To put the parks and recreation referendum in perspective, if passed, it would amount to a 14.6 percent increase in the amount of property tax the city now collects.
But in terms of your total tax bill, the referendum would amount to about a 3.2 percent increase.
The new parks levy would be on top of a 1.3 percent bump in property taxes already built into the 2012 city budget to cover all operations plus the financing for a new law enforcement center. For the owner of an average priced home, worth $158,100, city property taxes already are poised to grow by $23 in 2012, regardless of what happens with the parks and recreation referendum.
School levy proposals also may drive up local property taxes, depending on how voters cast their ballots Tuesday.
Stauber hopes voters realize the implications of their vote Tuesday.
“Some folks seem to think this is a one-time referendum,” he said. “A lot of people don’t realize this levy would be forever.”
Ness said creating a dedicated fund with its own defined funding stream would provide a stable base the city can use to invest in parks and programming. And that money could not be diverted for other uses.
Although the referendum on Tuesday’s ballot applies solely to funding for Duluth’s parks and recreation programs, it also could have big implications for the city’s library system.
The current budget calls for the closing of two branch libraries in Mount Royal and West Duluth, which would leave the city with only its main downtown library in 2012.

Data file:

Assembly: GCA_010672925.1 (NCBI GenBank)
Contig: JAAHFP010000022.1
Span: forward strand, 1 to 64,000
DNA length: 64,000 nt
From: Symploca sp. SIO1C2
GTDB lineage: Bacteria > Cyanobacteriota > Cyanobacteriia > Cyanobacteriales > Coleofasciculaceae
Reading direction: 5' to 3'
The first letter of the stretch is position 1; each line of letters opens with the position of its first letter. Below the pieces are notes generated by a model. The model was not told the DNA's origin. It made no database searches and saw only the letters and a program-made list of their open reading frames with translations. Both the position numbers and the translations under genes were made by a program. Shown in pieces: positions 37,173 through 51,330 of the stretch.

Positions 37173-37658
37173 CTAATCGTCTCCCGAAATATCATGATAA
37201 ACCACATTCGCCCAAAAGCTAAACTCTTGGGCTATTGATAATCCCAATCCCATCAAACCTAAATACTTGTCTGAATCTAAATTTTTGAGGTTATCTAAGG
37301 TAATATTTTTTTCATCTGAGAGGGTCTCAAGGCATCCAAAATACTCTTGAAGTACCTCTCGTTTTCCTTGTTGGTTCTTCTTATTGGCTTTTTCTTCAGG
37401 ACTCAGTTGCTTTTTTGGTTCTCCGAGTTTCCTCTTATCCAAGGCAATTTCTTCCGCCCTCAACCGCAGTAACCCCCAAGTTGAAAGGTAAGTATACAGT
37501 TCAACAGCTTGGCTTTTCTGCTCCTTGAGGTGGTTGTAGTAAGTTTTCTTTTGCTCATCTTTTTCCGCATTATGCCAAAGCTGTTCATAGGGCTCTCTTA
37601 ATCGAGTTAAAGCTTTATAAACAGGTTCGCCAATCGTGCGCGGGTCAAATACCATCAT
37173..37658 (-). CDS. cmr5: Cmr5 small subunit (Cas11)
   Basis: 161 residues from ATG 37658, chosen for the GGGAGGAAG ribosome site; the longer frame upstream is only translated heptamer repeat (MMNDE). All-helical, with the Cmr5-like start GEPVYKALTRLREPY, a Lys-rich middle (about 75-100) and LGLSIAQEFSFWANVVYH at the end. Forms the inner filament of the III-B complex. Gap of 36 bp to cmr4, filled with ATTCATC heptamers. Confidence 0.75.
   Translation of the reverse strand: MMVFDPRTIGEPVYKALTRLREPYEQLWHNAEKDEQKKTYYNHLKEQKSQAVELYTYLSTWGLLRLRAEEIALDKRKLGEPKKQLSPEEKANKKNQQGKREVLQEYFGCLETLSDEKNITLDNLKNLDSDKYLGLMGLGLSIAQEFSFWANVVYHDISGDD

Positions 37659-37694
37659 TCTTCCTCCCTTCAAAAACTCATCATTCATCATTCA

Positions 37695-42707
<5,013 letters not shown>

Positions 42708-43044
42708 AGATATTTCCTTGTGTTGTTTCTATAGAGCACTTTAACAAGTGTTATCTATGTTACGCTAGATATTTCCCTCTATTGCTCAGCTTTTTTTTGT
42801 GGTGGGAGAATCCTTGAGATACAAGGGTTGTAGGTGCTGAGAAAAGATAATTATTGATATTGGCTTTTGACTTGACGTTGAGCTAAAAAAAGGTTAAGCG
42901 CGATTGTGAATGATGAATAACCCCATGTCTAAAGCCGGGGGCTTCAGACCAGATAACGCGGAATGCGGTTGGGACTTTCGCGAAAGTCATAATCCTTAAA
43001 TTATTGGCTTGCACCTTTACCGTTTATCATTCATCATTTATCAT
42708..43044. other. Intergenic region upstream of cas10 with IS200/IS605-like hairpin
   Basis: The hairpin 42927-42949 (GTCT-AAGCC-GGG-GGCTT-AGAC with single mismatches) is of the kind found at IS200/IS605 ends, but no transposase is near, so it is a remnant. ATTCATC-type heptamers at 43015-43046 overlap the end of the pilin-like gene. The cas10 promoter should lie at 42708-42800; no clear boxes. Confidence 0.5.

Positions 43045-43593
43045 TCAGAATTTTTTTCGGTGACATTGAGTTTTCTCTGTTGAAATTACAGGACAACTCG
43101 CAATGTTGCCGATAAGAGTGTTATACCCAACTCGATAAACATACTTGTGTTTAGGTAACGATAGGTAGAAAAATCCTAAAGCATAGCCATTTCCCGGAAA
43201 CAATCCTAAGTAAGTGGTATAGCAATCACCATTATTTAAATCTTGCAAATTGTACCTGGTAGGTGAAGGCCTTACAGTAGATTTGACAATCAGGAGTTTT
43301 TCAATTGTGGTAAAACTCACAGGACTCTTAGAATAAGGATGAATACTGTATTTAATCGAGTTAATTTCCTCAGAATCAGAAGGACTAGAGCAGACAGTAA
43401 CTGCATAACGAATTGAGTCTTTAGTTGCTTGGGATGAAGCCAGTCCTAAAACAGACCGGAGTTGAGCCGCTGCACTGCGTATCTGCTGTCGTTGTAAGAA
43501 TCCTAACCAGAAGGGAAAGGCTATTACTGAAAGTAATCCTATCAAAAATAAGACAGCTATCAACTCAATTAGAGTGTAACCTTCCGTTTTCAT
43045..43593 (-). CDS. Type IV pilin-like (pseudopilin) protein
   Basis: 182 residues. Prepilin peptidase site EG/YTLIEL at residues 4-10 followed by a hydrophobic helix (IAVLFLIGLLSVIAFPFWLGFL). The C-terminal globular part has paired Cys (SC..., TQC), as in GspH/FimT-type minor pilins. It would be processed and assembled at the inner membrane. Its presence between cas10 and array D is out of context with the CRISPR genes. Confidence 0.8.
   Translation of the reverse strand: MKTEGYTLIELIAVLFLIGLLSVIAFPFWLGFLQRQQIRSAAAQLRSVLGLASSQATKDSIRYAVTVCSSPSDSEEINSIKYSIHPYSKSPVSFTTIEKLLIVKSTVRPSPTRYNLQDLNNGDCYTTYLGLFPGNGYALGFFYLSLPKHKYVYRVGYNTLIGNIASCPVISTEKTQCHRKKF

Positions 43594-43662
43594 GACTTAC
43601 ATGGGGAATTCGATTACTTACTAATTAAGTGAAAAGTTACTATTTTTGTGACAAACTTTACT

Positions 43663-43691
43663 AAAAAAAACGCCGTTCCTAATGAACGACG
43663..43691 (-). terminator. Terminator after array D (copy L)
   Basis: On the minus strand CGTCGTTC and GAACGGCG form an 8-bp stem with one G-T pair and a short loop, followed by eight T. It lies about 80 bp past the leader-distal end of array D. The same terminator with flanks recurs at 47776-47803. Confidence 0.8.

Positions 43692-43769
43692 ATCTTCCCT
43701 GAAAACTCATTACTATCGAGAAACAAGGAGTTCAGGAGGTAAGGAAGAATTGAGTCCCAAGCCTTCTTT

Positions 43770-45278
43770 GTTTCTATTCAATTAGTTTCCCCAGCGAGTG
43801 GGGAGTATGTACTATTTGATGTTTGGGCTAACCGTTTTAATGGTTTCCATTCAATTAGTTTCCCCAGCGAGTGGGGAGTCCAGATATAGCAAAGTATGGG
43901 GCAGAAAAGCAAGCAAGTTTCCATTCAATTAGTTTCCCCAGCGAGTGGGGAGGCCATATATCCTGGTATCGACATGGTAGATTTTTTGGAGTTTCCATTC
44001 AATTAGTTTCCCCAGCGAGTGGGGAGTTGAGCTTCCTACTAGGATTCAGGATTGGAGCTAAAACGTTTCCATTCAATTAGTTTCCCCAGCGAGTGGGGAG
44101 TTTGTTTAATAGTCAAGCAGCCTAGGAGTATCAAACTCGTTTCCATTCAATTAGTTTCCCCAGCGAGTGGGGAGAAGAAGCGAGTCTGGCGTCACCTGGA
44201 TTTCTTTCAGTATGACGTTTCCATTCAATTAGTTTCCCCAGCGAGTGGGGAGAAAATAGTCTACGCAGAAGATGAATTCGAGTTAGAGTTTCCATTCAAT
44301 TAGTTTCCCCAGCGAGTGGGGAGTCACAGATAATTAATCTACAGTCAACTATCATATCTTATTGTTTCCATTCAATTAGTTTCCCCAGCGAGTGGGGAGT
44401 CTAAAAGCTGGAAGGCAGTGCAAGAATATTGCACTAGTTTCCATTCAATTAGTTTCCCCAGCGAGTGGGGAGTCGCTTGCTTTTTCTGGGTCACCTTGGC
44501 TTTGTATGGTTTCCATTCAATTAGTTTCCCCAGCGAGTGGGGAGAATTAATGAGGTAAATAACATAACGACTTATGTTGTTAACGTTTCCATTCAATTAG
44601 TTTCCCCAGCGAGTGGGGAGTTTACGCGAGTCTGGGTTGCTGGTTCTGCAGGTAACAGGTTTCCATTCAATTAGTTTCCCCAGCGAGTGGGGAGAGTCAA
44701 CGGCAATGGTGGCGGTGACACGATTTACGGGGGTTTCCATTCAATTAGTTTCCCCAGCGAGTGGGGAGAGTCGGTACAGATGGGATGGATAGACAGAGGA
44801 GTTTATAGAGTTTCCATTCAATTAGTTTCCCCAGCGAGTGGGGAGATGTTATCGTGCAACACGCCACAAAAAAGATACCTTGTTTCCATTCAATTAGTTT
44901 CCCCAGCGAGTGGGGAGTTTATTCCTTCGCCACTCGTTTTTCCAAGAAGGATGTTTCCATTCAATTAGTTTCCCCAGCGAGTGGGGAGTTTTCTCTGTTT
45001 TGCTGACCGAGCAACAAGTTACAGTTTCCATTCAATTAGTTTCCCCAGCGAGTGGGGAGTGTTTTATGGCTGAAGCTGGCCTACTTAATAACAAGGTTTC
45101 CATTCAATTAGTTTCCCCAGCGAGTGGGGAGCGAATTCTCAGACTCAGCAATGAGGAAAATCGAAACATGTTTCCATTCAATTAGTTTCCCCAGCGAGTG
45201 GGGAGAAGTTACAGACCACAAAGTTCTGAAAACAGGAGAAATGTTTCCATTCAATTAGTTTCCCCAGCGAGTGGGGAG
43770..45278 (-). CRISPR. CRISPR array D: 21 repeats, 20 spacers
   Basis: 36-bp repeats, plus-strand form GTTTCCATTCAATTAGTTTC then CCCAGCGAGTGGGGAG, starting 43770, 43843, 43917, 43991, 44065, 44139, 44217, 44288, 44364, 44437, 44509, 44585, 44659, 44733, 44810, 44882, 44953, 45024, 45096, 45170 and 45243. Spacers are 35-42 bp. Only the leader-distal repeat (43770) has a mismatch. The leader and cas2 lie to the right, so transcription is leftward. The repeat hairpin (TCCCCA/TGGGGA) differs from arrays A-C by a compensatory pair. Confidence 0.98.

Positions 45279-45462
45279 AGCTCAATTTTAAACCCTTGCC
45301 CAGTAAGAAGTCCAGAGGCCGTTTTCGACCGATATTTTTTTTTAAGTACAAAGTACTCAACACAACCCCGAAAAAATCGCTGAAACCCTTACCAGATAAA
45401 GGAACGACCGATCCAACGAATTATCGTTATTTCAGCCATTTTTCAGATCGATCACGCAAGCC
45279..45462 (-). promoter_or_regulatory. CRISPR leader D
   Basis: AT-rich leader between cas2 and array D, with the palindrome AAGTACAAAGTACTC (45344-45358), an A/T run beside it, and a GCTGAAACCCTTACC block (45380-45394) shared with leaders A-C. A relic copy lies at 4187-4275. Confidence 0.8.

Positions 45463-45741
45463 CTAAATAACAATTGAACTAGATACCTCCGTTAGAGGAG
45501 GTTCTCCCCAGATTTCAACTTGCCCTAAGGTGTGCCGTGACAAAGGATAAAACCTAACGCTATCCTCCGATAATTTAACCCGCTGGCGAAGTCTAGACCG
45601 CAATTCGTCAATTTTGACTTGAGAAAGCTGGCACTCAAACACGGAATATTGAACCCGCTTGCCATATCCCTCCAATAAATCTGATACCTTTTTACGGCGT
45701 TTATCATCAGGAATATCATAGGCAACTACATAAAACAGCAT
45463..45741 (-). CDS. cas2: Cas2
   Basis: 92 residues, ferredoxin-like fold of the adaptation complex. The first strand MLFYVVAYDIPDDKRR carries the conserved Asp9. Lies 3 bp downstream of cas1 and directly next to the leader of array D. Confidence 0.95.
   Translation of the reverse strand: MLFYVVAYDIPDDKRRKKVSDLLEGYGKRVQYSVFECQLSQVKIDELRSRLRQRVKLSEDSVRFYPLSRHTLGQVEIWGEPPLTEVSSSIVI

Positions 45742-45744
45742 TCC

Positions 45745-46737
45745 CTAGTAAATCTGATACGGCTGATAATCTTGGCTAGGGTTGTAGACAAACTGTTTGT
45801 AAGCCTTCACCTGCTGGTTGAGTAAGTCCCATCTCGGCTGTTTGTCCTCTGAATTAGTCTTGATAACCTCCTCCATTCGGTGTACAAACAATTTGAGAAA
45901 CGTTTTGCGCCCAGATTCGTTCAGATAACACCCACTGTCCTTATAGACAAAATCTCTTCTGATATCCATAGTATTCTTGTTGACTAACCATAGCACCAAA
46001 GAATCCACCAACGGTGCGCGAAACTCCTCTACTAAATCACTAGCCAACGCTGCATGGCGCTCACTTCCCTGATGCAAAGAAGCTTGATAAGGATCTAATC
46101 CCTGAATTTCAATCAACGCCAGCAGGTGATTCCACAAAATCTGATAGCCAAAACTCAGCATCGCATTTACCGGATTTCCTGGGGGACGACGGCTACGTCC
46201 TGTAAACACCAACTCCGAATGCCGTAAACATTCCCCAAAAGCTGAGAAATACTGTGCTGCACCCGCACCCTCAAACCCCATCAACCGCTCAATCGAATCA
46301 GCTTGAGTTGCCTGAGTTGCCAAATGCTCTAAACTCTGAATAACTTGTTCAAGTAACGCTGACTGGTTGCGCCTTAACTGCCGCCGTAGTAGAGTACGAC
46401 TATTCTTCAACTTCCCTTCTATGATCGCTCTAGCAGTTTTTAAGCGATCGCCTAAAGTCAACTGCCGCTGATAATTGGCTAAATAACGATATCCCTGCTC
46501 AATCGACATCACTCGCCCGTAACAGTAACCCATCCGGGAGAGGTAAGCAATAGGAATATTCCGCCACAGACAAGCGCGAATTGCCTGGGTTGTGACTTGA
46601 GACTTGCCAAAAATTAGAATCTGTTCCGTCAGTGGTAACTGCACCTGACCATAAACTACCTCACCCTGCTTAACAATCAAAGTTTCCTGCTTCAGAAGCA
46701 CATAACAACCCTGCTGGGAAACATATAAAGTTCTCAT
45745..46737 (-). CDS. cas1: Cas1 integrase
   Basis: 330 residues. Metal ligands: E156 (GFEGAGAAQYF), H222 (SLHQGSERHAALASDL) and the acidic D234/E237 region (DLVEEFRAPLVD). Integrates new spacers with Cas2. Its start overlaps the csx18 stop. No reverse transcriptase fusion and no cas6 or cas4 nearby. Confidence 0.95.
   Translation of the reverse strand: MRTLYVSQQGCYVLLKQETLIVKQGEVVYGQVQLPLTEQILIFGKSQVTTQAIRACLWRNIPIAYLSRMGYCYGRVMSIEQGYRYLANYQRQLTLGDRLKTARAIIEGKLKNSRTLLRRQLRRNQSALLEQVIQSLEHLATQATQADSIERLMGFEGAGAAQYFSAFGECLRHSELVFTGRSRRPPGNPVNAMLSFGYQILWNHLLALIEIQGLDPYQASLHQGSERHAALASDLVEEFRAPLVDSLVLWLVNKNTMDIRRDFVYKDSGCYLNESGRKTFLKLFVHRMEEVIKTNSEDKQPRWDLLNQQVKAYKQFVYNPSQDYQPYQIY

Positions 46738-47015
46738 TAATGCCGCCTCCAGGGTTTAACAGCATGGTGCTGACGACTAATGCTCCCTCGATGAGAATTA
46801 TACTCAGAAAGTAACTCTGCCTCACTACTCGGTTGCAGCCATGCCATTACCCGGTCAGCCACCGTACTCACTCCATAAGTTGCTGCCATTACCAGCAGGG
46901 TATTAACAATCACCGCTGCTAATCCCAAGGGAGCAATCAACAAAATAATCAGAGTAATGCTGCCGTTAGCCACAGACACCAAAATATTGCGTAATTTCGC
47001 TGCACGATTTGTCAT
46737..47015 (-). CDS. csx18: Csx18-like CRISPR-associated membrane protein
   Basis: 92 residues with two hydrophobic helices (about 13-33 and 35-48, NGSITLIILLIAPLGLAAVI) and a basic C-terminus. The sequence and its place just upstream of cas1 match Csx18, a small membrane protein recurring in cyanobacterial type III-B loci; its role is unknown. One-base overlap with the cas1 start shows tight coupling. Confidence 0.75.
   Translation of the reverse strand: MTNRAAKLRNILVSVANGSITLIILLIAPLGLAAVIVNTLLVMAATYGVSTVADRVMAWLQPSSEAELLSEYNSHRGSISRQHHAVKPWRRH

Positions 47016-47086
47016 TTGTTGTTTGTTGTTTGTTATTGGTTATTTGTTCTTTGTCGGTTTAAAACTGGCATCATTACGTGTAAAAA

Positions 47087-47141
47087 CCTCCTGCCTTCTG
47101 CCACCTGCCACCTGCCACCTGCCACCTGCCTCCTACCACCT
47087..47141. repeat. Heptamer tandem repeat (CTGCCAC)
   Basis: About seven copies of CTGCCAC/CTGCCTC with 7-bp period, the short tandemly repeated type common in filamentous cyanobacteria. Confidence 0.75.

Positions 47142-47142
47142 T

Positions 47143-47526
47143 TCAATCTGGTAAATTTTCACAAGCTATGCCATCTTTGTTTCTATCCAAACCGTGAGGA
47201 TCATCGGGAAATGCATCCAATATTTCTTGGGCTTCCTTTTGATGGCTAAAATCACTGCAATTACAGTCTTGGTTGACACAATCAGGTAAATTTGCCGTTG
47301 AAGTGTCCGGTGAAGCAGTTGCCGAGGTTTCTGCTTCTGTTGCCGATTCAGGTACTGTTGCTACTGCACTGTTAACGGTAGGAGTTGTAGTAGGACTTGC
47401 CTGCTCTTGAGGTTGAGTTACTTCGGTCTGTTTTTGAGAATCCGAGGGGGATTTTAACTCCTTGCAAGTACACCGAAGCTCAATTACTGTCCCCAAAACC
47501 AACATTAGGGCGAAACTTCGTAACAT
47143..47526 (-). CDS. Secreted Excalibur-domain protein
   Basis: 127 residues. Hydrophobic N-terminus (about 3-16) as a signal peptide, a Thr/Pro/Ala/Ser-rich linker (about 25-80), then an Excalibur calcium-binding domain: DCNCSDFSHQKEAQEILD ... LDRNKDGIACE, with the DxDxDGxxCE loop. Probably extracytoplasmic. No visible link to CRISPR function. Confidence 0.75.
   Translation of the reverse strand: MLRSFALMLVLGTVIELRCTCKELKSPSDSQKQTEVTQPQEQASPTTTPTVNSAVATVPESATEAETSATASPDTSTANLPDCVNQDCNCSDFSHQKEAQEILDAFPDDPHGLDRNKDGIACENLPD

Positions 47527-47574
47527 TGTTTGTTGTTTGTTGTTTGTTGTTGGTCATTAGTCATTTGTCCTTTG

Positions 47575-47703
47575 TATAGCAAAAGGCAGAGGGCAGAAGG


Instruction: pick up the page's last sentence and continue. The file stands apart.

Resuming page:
But Ness has pledged publicly that if voters approve the parks referendum he will use money freed up in the city’s general fund to not only keep the branch libraries open but to expand their hours of operation from three to five days per week.
He said about $500,000 of the $800,000 formerly budgeted for parks would go to the library system, and the remaining $300,000 would go to cover the city’s health-care costs, which are poised to rise in 2012.
While the mayor has his own plans for the money, Stauber said it’s the City Council that ultimately approves a budget.
“I think it’s disingenuous to assume the council will approve funding for the libraries if this passes,” Stauber said.
He suggested some councilors may prefer to see the freed-up money used to pay for other core city services, such as public safety.